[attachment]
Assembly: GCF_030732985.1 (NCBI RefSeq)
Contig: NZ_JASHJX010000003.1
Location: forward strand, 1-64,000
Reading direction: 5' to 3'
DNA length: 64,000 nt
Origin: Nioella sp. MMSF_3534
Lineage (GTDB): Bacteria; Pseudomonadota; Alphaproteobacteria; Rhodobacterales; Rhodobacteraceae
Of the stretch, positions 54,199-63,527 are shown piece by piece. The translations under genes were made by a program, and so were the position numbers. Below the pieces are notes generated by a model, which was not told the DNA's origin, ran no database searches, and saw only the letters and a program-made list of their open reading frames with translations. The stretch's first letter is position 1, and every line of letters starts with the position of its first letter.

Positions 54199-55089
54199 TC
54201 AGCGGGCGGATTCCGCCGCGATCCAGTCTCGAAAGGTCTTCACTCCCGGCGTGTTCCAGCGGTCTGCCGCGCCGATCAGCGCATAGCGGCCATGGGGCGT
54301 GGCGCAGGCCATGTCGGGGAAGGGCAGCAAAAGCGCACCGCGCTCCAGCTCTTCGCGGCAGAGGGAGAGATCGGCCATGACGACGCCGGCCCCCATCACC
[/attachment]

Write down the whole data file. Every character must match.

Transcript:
Assembly: GCF_030732985.1 (NCBI RefSeq)
Contig: NZ_JASHJX010000003.1
Location: forward strand, 1-64,000
Reading direction: 5' to 3'
DNA length: 64,000 nt
Origin: Nioella sp. MMSF_3534
Lineage (GTDB): Bacteria; Pseudomonadota; Alphaproteobacteria; Rhodobacterales; Rhodobacteraceae
Of the stretch, positions 54,199-63,527 are shown piece by piece. The translations under genes were made by a program, and so were the position numbers. Below the pieces are notes generated by a model, which was not told the DNA's origin, ran no database searches, and saw only the letters and a program-made list of their open reading frames with translations. The stretch's first letter is position 1, and every line of letters starts with the position of its first letter.

Positions 54199-55089
54199 TC
54201 AGCGGGCGGATTCCGCCGCGATCCAGTCTCGAAAGGTCTTCACTCCCGGCGTGTTCCAGCGGTCTGCCGCGCCGATCAGCGCATAGCGGCCATGGGGCGT
54301 GGCGCAGGCCATGTCGGGGAAGGGCAGCAAAAGCGCACCGCGCTCCAGCTCTTCGCGGCAGAGGGAGAGATCGGCCATGACGACGCCGGCCCCCATCACC